Why, do you think, didn’t more government researchers speak out about the political meddling of the Trump administration?
We need more protections in place for government employees and scientists who speak out or come forward. It was a very difficult administration to work under as a scientist. My scientific colleagues in the government were afraid of losing their jobs, but were also working really hard to do the right thing and push for the best decisions with the right data. At the same time, you had the White House and politicians pushing out an alternative narrative. A lot of people were frustrated.
I could only take so much. For a while, I took a lot of notes, I was really uncomfortable in meetings and I took a lot of heat for pushing back. But when the administration clearly, in my opinion, showed a disregard for the general population in a subject area that I know a lot about — pandemic response — and pushed an unproven drug to the general public without close clinical oversight, that was a line that I could not cross. I had to speak out. I had to find an avenue to warn Americans about the pandemic and the potential risks of chloroquine and hydroxychloroquine. I took an oath to protect Americans. I felt I had no choice. I felt my life would probably change for the worse, and that I’d go through a lot of pain and frustration and retaliation from the administration. But it came on strong — I had to go into hiding for quite some time.
But, you know, it was worth it. And I hope that no other scientist ever has to find themselves in that position again.
Does a warning system help if a country has a leader who doesn’t listen to science?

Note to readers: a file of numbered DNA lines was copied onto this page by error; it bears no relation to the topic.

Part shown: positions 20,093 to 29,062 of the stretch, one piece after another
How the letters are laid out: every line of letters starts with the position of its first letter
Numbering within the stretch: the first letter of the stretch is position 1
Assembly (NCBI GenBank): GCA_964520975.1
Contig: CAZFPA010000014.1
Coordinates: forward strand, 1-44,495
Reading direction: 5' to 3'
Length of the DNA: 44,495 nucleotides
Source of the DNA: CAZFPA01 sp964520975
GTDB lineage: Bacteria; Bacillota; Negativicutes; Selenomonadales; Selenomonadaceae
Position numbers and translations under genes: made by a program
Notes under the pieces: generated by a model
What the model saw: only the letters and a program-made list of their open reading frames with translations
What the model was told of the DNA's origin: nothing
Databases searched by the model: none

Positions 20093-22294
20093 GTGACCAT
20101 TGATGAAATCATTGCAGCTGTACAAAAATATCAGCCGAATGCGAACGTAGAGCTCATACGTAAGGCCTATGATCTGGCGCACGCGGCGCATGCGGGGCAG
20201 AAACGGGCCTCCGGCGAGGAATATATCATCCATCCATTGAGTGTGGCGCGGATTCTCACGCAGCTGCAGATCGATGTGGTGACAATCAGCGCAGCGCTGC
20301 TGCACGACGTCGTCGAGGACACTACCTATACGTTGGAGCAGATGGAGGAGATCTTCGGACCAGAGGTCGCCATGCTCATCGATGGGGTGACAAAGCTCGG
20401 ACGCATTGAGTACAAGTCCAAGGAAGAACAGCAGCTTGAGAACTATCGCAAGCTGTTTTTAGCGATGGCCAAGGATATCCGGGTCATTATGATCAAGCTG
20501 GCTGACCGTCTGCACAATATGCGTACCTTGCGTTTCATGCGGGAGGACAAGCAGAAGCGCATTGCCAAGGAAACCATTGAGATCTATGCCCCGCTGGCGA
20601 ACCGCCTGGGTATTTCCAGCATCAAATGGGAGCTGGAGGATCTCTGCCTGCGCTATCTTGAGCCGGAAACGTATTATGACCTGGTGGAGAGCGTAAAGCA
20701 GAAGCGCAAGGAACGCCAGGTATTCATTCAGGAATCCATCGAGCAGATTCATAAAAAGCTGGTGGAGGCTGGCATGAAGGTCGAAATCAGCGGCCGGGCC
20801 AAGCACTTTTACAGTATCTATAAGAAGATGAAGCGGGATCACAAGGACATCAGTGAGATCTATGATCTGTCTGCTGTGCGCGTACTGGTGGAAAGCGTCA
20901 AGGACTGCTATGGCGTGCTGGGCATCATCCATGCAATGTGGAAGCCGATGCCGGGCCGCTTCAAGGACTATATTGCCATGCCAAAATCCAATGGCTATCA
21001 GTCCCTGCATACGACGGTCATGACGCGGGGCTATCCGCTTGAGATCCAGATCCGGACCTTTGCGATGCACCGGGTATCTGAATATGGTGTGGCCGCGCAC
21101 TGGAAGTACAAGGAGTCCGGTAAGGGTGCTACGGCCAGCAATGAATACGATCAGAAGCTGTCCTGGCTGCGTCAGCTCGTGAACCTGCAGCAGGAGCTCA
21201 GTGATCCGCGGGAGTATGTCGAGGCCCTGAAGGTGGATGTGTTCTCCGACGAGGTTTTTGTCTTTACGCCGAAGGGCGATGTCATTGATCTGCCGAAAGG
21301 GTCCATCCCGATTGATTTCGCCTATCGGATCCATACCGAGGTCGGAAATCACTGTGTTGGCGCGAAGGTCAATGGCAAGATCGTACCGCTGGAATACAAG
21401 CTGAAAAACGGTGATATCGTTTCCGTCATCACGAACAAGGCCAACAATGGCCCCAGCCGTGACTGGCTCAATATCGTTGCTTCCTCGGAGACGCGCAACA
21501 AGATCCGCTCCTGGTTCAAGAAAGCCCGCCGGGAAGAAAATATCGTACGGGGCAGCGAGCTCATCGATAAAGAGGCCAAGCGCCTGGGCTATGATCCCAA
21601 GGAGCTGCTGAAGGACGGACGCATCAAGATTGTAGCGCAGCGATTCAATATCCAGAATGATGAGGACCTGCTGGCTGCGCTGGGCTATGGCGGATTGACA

Well, you have to have strong leadership, and the leadership has to respect science. But I think this system helps. Early last year, there was the narrative that COVID-19 was low risk and that it was not spreading in our country. But if we had an early-warning system that was neutral, and non-political, and was just like the weather report, individuals wouldn’t need to rely on someone in the White House to tell them what was happening.
I think an early-warning system for viruses and pathogens will empower individuals. Even if their government is unwilling to say that there is a danger, the data will be undeniable.
The United States was terribly slow to ramp up COVID-19 testing, although not necessarily because of the Trump administration. What happened?
This takes me back to my experience with the Ebola response, and the Zika response, and previous influenza response. I really hope that this is the last time that we have to learn this lesson. We were relying on the CDC to do all the work, when we have in our country some of the world’s best labs. Some of those are in public-health departments, some in private industry and some in academic labs. When we have a crisis, we should distribute this work so that we have the best and fastest outcome.
Instead, we have this bureaucratic process in the United States that slowed down the response. For future outbreaks, we need to rely on a distributed plan to use the experts we have across the country. I know they can do it.
Nature 592, 21 (2021)
This interview has been edited for length and clarity.